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seagrant

My dive buddy weighed over 700lbs!!!

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OK, yea, I get kinda hard up for dive buddies. Owing to my independant nature, my lack of consuming air in my tank, my photography and my wanderings underwater, during and especially towards the end of dives I'm really looking for some company - a dive buddy, to keep me compay so to speak......, when all have left..... B)

 

While diving here off Clearwater a couple of weeks ago I was delighted to see six huge endangered goliath grouper at one of our artificial sites about 9 miles out. We used to see a dozen and more of the 5 foot to 8 foot + creatures at some sites, but since the devastating red tide last year, which was the worst one is anyone's memory, many of the goliaths died but some still out-ran it.

 

This site that we now have at least six large ones on is farther north and that is why I believe it has more coming back as it was closer to the boundary of where the red tide ended, or at least got less severe.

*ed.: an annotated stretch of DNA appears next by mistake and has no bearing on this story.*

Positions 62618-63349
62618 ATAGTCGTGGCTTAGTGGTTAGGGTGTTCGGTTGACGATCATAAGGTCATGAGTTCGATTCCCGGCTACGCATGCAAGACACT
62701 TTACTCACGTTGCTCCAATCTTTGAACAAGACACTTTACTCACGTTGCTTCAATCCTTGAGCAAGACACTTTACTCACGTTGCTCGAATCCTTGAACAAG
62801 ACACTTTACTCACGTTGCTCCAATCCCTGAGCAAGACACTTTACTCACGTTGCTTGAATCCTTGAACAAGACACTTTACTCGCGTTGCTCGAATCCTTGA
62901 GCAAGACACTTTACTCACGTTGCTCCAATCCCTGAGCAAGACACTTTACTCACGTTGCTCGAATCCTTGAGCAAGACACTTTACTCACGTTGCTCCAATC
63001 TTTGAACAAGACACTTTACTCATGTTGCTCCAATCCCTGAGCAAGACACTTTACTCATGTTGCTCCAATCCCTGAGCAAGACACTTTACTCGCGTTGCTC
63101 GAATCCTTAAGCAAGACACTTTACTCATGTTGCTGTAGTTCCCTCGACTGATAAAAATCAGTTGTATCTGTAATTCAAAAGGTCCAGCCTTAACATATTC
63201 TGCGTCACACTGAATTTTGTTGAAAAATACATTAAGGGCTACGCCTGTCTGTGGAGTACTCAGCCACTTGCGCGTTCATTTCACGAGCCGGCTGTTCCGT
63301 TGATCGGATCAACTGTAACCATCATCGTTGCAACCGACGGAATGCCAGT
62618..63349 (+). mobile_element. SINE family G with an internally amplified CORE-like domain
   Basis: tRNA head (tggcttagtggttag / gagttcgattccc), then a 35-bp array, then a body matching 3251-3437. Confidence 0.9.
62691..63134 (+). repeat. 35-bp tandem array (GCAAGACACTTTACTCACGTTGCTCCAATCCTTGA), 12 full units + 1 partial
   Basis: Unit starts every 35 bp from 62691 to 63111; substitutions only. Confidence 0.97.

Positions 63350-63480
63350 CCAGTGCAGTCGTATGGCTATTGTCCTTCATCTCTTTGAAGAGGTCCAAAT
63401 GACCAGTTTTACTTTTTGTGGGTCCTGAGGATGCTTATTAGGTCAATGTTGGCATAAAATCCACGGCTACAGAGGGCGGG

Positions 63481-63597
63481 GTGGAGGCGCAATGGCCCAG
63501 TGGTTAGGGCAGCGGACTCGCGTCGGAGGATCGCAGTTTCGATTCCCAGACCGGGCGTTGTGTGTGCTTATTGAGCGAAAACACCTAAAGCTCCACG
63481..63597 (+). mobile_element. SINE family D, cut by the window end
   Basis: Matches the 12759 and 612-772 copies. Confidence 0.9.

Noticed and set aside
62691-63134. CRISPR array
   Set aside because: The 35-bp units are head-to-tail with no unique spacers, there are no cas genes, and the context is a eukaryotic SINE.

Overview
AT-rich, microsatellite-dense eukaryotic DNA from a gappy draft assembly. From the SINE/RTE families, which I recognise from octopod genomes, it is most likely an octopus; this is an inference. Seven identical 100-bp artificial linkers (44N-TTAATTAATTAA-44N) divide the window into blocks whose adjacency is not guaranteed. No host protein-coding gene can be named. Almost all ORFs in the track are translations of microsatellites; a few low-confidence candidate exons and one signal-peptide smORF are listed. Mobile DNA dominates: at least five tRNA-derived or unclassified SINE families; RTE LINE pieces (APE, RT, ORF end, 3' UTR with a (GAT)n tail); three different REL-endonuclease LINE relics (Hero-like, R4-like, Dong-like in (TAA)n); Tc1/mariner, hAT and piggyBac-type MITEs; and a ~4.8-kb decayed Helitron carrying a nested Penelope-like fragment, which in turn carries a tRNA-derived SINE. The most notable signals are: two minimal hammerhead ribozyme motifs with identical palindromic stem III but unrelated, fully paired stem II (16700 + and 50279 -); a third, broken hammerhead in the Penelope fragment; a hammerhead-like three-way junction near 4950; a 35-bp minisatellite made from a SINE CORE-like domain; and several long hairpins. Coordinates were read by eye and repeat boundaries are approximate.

So I swam up to all six to see if any of them would tolerate some companionship, if you have ever swam with one you know it takes a lot of "being calm" and not breathing too much as they are much bigger and faster than you and don't have to hang around if they don't want to!

 

It was hard but it seems I did get one to be a buddy, at least for a bit.... <_< And yes, I'm sure she/he weighed over 700lbs! It was as long as me, and with my fins I'm over 7 ft long, so??? :o

 

Here's some pics, C:

 

PS - although I'm quite insouciant about this, believe me I'm very active for legislation to continue to protect these endangered fish. As you can see they can be quite curious and spearfishing them while on scuba could be analogous to shooting a pet cow, where is the sport in that? Yet that is partly how these types of large grouper and their relatives came to be so rare in the world now. Florida is one of the few places is the world where you can still see large individuals regularly, what a rare treat it is for divers! And if you have never head them "boom", well it is an experience for sure - felt all thru one's body!!! These didn't "boom" around me cause I'm calm, but I often hear the "booming" sounds in the beginning of dives, just as the divers are descending on the sites.

 

 

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Here's the one that turned out to be my "buddy"! :( It is sort of a "don't try this at home" type thing cause inside structure like this they are much bigger than you and will run over you and "boom" loudly if startled. But "my buddy" here and I have an understanding, as long as I didn't make hardly any bubbles and didn't move suddenly, it was all copasetic.

 

 

 

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This is how I first "spied" him and wondered if she/he would be my buddy? Now don't say it looks like the last thing it wants is me as a buddy............ :D